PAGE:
Monday, June 3, 2013

Lady Luck by Kristen Ashley

Skeptic scale: 

Wait. Before I begin the calm and reasonable part of the review, I NEED to first tell y'all this about this one scene in the book. It's a total non sequitur, because, of course, you may not have read the thing yet. But it is IMPERATIVE that you know it. Had I known this scene existed I would have hired a humvee just so I could run over this madness a thousand times until all that was left was a mangled fistful of tattered detritus.

So. Man and woman are living together and she's taking care of home and hearth and he's out earning the cheese (and by that I mean he's working in an auto shop). We know that so far he's not sure that he LOVES, loves her, but he likes her. And obviously he likes having sex with her. So he comes home one day and we see him sliding towards the realization that he's got it GOOD, son. He maybe, probably, definitely DOES love her. Aw. So sweet. But HOW does he come to this realization, you ask?

Well, he's back from the gym and he dumps his gym bag on the floor and then just gets this swell of manly joy - you know, because he knows she's gonna sort through his crud and take care of it.  

Dude. WTF? I'm old enough to know this for the garbage it is, but I fear, I TREMBLE, that some poor girl will be reading this and believing that is actually how she needs to operate to gain the love of a man. Listen little girl, no really, LISTEN TO ME. A man who thinks he can get away with that crap is NOT HOT. He's a baboon. A fuchsia-arsed BABOON. I think in 2013 we have come far enough to negotiate a SLIGHTLY fairer deal - say, him agreeing to dump his stinky gym clothes in the laundry hamper? Have we come THIS far at least? I like to think so, but then I read about goons like this and my world comes crumbling down again...

Oh, Mother Demeter. I think that must have been one of the most revolting scenes I have EVER read in a romance novel. Any novel maybe. And I've read some sick stuff.

And ANOTHER thing. I fully realize, I'm going on and on and everyone gets it, but here's one more thing about that whole stinky gym clothes bull that got me. These romance novels are fantasy. No man's abs are ever "as tight as a drum" unless he's an anorexic underwear model. Or Tom Brady. No man's buns are tight enough to bounce a quarter off of unless he's Michael Phelps training for the Olympics, alright. So yeah. It's all a great big fantasy. And I love that. BUT. If you get to build your FANTASY MAN - why, oh whyyyyyy, would you make him be a dude who thinks it's his woman's job to deal with his stink-ass piggishness? C'MON, sisters. We're better than that.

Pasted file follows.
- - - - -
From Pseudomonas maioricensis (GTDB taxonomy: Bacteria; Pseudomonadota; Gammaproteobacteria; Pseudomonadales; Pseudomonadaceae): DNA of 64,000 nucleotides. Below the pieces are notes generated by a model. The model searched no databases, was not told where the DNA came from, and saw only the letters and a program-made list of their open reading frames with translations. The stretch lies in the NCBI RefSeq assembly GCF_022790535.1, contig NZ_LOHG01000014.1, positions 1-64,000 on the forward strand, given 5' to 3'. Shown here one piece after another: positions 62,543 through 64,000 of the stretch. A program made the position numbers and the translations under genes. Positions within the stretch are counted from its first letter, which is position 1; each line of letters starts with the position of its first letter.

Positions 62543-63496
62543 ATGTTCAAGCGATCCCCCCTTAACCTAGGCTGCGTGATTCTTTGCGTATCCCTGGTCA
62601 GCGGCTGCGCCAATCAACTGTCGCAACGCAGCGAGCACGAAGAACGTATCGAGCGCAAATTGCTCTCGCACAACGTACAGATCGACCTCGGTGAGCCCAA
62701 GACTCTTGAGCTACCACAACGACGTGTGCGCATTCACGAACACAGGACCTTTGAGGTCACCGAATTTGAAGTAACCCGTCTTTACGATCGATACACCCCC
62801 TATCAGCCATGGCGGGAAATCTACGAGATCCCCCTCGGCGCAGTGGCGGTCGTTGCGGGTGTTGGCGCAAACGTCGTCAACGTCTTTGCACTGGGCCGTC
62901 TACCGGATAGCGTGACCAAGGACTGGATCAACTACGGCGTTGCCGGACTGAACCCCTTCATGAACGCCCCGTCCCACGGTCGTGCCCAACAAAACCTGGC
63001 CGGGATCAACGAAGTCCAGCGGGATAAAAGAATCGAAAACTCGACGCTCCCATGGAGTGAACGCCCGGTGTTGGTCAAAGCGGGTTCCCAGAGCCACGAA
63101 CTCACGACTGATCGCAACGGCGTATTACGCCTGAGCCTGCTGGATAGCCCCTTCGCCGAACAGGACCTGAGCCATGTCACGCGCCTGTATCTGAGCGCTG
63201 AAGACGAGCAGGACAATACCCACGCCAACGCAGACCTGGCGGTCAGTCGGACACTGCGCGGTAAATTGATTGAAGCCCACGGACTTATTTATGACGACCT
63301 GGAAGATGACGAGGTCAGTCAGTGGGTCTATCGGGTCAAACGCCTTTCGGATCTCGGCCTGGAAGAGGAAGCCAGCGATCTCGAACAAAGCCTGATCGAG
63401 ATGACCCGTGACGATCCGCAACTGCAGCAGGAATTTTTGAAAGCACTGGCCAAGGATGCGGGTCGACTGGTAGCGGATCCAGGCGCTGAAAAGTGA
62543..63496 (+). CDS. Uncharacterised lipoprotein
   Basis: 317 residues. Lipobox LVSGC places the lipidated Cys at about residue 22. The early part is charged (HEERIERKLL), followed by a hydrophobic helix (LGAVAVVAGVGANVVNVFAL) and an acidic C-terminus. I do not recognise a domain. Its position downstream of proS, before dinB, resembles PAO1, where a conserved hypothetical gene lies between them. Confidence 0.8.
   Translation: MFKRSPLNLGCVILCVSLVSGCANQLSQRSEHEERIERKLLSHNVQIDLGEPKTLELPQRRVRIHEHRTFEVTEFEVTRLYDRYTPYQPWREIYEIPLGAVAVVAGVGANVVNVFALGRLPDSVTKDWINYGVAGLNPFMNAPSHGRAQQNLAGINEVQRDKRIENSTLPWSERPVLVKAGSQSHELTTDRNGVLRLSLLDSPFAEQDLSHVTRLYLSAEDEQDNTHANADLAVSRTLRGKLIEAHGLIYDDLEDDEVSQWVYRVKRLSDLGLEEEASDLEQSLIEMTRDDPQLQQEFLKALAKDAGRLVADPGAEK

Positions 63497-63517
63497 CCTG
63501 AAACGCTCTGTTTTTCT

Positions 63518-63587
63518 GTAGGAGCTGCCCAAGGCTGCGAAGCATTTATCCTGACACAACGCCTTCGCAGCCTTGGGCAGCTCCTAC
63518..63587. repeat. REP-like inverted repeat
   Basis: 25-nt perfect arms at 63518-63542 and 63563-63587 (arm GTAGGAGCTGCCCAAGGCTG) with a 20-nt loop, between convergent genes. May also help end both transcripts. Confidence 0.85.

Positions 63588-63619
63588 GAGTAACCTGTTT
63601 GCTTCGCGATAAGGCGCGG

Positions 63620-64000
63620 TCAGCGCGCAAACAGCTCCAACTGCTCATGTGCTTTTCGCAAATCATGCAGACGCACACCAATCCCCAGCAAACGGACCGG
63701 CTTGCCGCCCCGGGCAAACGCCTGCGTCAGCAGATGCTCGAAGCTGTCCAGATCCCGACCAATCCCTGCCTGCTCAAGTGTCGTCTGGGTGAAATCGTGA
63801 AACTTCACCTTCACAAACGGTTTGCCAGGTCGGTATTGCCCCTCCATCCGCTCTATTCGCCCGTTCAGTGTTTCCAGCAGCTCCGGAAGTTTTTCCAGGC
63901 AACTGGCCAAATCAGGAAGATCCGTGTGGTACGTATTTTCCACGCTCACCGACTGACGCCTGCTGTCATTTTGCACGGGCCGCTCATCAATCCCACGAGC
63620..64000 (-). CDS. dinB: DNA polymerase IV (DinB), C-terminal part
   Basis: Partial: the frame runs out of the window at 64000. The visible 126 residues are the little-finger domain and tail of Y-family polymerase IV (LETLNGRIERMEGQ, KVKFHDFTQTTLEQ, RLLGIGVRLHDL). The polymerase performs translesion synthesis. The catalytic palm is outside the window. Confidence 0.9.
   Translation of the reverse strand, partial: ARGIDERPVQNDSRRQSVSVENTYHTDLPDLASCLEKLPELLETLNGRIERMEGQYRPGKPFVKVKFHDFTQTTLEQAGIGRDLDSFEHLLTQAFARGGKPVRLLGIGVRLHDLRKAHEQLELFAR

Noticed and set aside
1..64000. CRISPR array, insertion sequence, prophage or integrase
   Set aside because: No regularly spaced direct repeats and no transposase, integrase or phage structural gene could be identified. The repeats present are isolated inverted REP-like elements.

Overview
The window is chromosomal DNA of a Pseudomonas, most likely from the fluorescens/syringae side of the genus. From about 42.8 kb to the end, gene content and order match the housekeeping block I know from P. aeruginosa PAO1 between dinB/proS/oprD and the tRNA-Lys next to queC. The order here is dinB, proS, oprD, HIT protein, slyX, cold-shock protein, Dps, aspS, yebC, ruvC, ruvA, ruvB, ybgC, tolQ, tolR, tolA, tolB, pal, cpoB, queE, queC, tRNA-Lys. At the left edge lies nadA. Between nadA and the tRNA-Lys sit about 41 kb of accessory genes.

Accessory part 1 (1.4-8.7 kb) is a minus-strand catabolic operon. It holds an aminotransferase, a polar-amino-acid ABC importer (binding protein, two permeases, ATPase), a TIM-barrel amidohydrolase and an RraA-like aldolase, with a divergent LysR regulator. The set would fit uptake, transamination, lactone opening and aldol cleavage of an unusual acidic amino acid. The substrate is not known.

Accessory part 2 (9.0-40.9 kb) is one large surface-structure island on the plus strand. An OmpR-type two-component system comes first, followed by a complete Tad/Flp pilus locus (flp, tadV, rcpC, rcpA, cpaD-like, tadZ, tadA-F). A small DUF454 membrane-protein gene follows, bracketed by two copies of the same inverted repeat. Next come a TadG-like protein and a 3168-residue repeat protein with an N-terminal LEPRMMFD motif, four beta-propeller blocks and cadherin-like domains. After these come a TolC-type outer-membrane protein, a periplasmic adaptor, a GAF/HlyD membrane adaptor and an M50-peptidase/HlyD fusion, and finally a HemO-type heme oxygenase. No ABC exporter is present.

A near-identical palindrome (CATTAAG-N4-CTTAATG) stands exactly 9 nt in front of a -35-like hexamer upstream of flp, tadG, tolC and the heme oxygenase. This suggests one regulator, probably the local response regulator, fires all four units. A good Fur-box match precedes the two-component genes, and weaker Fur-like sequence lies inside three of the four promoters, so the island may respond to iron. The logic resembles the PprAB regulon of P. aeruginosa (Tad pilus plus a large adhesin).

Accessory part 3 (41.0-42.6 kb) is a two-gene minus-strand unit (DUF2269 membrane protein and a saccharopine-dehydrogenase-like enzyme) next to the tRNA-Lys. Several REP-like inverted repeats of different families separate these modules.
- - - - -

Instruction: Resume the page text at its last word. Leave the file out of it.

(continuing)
That is all. End of rant.

Resume in inside voice:

Lady Luck by Kristen Ashley is the most fascinating romance novel I have read in a long time. Not because the story was particularly interesting or original. But because it slapped me in the face with its sheer aggressiveness and swagger - drug-dealers, pimps, ex-cons, serial abusers of the English language. It has it all!

I was riveted - partly with horror and partly with an amused confusion that these words have been read (and seem to have been thoroughly enjoyed) by so many devoted fans of the author. Even though I doubt I will ever pick up anything else Kristen Ashley has written, I am sort of weirdly glad I got through it. Just because it made me think and analyze what it was that made me so uncomfortable.

This is the story of a man who gets out of jail after being framed for a crime he didn't commit. He and the heroine, for reasons still slightly confusing to me, need to get married in order for him to put in motion a grand Plan o' Vengeance in order to clear his name and begin his life anew.

The hero and heroine spend the majority of the book having athletic sex all over the house and engaging in frequent misunderstandings with one another due mainly to the fact that the hero is unable to speak in full, coherent sentences. Everyone seems to be born of substance-addicted and/or abusive families and this can explain the cavalier attitude towards death and danger as well as the characters' generally poor language abilities. 

The hero does have some smokin' hot and also romantic lines and we know he is definitely alpha-dog extraordinaire. So, that was fun. But! I couldn't really fall for someone who refers to his wife as "his p*ssy" <wince> so all the alpha domination stuff just came across as cheesy and gorilla-like.

Relationship with money: